The pillows went, leaving more room for Prosserman to dwell on the possibility that had Madoff known what Markopolos was up to, he might have resorted to murder.
“It’s one of his story arcs,’’ Markopolos said. “I spent almost no time on it in the book.’’
Prosserman, speaking from New York, said the thriller angle was a way to reach a broader audience. “You have a protagonist who talks as if he came out of one of those detective novels. We didn’t manipulate that - it’s just who Harry is. . . . I look at him as the perfect underdog character.’’
Markopolos said he did consider the possibility of death. “Think of how many families Bernie destroyed,’’ he said. “What’s one more - my family? The guy was soulless. You have no idea how evil he was.’’
Convinced that he was in peril, for a while Markopolos took to carrying a gun - including on a visit to The Boston Globe newsroom soon after Madoff’s arrest. He remembers an FBI agent telling him, “For that many dollars, bad things happen to people. You were very lucky.’’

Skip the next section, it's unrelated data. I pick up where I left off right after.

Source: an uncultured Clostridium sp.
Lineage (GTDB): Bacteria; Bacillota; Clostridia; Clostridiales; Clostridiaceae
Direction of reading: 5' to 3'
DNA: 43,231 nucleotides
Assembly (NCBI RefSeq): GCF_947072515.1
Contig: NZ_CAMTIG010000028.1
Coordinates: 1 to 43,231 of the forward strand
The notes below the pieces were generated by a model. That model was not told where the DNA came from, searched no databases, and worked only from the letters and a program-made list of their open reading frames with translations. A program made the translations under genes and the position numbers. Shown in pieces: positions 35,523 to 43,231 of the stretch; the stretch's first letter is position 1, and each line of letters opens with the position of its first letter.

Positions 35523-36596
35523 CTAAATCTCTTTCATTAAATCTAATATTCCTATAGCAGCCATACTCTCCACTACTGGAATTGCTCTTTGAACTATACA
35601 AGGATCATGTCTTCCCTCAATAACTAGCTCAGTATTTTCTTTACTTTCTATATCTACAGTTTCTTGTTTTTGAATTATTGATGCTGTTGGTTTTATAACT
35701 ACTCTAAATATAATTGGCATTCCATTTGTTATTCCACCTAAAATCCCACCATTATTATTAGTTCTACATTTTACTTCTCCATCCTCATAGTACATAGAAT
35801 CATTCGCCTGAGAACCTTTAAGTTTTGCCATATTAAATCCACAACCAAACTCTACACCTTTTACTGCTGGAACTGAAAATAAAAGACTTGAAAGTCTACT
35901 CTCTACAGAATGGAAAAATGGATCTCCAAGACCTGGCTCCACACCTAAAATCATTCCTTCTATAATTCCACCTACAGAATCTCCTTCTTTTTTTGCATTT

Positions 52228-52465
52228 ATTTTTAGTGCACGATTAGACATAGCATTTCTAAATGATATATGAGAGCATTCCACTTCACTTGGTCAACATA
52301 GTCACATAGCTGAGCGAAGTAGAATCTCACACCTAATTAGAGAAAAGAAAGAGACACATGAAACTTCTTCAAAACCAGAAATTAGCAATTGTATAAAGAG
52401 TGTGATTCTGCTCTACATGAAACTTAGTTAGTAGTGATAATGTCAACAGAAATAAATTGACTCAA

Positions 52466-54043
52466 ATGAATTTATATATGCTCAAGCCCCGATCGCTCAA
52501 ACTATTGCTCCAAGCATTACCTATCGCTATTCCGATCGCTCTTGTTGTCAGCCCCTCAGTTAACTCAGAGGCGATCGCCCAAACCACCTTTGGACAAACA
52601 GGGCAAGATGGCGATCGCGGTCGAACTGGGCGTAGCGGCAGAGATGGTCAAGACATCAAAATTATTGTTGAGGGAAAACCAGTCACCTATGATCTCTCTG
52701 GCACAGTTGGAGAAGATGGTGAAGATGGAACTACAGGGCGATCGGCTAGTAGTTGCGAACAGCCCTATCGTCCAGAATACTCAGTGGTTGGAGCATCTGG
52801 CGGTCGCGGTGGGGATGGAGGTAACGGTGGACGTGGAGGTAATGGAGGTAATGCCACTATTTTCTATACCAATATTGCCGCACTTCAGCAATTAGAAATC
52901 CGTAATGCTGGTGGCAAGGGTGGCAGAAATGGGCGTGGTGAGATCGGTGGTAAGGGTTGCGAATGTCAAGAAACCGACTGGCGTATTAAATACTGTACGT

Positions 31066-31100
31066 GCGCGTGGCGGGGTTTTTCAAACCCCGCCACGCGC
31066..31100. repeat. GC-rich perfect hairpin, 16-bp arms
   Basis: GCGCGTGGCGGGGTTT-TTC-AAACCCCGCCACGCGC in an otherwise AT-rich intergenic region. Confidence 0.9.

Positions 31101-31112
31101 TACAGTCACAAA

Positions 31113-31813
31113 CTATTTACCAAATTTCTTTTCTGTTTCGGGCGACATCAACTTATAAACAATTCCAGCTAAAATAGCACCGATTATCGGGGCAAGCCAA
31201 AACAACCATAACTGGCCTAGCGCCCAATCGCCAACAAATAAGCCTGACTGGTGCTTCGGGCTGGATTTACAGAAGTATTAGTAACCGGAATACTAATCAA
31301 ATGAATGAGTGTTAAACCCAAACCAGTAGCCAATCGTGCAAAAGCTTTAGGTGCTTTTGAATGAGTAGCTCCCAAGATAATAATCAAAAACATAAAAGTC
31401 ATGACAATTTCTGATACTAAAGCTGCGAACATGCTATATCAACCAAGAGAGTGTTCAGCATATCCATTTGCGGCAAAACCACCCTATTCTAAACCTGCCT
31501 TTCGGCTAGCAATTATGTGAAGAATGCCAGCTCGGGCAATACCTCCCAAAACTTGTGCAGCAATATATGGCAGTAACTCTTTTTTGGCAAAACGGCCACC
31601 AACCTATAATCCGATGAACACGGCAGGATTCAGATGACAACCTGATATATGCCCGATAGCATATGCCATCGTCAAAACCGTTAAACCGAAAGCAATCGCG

In a series of stylized dramatizations, “Chasing Madoff’ plays up the scares.
Markopolos wields a rifle, tries on a bulletproof vest, takes target practice, and checks under his car for bombs. He describes how the end might come: a flash of light and two shots to the head. In another scene, a concerned Whitman police sergeant acts as if he would be willing to call in a squadron of fighter jets on Markopolos’s behalf.
“I’m not an actor and I don’t pretend to be one,’’ Markopolos said over the dining room chatter. He is telling the truth.
In case it’s not clear that all sorts of sinister stuff was going on - or might have been going on - we see blood-splattered papers, flaming cash, and stock footage of mob-hit carnage.